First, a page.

Queensland’s head contractor licensing exemption will remain in force following extensive industry input, however, a regulation requiring licensing of head contractors for high-risk work may be introduced in the future.
This is the view of legal experts on the introduction of the Building and Other Legislation Amendment Bill 2022 (Qld) last week. If passed, it will mean that the current QBCC (Queensland Building Construction and Commission Act 1991) head contractor licensing exemption won’t be abolished as previously foreshadowed.
The exemption enables head contractors to engage licensed subcontractors to carry out elements of building work for which the head contractor may be unlicensed. While the exemption is expected to remain in situ, a licence category may be introduced for head contractors undertaking high-risk work, according to McCullough Robertson Lawyers.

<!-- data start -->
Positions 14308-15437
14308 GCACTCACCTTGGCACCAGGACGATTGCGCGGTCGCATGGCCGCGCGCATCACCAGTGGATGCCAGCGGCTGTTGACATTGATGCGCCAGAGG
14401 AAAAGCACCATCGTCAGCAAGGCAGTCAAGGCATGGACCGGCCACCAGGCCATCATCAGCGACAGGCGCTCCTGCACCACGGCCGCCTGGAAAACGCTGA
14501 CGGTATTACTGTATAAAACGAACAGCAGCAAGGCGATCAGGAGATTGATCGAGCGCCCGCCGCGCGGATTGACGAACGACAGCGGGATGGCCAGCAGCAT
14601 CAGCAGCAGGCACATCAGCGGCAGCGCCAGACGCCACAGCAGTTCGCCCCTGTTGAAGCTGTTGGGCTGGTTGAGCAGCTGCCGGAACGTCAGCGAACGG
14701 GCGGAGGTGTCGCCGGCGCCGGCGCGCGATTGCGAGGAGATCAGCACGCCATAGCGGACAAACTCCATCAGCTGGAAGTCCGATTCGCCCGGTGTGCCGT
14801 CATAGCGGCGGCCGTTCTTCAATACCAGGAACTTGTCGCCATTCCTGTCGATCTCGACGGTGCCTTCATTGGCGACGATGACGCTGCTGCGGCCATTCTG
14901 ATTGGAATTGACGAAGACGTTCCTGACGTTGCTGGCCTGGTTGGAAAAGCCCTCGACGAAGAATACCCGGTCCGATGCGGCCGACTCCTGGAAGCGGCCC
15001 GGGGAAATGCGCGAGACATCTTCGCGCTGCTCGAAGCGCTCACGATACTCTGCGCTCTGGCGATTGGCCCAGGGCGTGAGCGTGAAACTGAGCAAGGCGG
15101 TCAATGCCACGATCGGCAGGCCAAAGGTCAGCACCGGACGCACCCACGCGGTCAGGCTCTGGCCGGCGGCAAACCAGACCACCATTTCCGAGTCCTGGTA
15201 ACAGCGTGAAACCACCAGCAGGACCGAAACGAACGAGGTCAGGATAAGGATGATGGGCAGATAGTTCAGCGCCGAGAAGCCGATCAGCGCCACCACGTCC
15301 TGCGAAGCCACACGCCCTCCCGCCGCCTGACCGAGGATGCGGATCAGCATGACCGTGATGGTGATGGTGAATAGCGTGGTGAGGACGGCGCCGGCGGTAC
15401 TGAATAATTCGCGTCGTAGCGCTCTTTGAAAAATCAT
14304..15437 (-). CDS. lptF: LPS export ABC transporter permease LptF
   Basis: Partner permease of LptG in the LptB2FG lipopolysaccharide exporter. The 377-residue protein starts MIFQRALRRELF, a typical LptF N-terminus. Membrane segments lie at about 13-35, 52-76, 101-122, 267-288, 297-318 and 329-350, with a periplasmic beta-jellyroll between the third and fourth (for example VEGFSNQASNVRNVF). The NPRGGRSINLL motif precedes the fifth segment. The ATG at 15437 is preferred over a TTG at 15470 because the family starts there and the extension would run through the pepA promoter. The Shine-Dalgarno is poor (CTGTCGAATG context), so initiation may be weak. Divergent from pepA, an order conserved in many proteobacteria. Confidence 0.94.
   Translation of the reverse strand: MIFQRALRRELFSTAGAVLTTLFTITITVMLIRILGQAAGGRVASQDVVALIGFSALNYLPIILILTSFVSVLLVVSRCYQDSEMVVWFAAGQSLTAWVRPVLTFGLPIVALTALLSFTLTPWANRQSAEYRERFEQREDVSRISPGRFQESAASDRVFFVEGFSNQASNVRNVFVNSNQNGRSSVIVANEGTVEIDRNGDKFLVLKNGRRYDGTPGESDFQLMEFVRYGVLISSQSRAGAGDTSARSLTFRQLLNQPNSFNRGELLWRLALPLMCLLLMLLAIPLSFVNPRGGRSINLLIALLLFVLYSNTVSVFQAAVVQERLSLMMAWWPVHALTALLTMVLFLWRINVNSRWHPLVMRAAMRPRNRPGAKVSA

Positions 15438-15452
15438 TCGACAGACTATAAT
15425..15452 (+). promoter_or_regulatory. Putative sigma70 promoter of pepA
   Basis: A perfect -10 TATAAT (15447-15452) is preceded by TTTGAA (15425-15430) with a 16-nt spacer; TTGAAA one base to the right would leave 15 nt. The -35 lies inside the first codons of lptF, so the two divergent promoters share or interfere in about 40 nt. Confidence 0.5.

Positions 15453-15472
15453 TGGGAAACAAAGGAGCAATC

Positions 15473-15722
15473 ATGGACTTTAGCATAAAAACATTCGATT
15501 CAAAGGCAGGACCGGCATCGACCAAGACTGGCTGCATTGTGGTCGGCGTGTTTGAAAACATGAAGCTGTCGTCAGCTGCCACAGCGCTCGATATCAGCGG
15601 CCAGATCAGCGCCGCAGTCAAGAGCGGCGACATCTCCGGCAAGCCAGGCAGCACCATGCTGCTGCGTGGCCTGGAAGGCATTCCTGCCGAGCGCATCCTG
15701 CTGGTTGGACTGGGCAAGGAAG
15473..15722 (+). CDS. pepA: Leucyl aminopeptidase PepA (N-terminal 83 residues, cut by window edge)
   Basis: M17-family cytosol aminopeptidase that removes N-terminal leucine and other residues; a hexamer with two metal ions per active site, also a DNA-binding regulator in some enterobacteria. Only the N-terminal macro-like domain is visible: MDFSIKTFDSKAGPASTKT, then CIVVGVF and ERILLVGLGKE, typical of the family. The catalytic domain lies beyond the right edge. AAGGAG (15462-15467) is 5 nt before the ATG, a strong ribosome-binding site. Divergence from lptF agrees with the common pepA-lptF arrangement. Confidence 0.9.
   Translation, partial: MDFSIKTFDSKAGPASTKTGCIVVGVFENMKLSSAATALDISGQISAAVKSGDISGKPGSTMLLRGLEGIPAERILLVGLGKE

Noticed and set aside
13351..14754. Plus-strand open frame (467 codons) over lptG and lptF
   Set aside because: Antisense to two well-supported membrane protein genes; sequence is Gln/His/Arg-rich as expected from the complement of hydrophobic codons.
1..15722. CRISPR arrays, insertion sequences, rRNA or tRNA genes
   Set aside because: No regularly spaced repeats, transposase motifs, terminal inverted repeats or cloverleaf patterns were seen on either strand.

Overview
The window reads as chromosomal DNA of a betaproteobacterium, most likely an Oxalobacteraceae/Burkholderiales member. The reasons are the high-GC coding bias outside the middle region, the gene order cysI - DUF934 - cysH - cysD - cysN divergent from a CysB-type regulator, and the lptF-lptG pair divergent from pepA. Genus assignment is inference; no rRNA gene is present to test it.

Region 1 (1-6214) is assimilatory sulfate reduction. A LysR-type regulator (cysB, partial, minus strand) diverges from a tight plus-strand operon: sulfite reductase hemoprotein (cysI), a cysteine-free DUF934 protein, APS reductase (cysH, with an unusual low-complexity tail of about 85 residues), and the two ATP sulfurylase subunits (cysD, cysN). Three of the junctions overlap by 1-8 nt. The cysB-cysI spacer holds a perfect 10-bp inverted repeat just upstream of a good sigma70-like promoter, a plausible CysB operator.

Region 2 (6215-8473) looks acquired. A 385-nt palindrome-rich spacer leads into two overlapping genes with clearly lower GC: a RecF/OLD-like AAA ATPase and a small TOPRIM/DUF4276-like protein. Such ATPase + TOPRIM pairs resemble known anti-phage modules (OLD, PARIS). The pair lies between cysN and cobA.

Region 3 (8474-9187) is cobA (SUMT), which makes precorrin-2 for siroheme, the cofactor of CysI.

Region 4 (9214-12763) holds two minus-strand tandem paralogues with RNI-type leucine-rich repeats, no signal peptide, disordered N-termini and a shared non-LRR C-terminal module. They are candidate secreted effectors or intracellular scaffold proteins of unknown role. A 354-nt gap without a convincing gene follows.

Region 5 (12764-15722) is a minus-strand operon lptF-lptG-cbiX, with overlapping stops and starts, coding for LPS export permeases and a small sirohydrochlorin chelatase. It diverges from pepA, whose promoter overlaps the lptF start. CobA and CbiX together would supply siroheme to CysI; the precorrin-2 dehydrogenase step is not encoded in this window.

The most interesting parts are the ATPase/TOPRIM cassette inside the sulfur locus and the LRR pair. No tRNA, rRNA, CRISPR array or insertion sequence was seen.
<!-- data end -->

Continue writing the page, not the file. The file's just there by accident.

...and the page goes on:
The Bill introduced on 29 March 2022 proposes to remove the reference to the head contractor licensing exemption from the Building Industry Fairness (Security of Payment) and Other Legislation Amendment Act 2020 (Qld) known as the BIFOLA Act.
“This will be welcome news for industry participants who have raised concerns regarding the additional costs and administrative burdens that would have resulted from the head contractor exemption being abolished,” McCullough Robertson said.
There were also industry concerns that unlicensed persons or entities could assume the role of head contractor without sufficient skills and experience to administer and manage the procurement of building work, particularly for complex projects or high-risk work.
The Queensland Parliamentary Counsel, which introduced the Bill, noted that it can respond to emerging issues as they arise while also “facilitating commercial contracting by allowing most unlicensed head contractors to continue entering building contractors that offer to procure building work”, McCullough Robertson Lawyers said.
IMAGE: Queens Wharf Brisbane under construction in 2021.
Source: Kgbo CC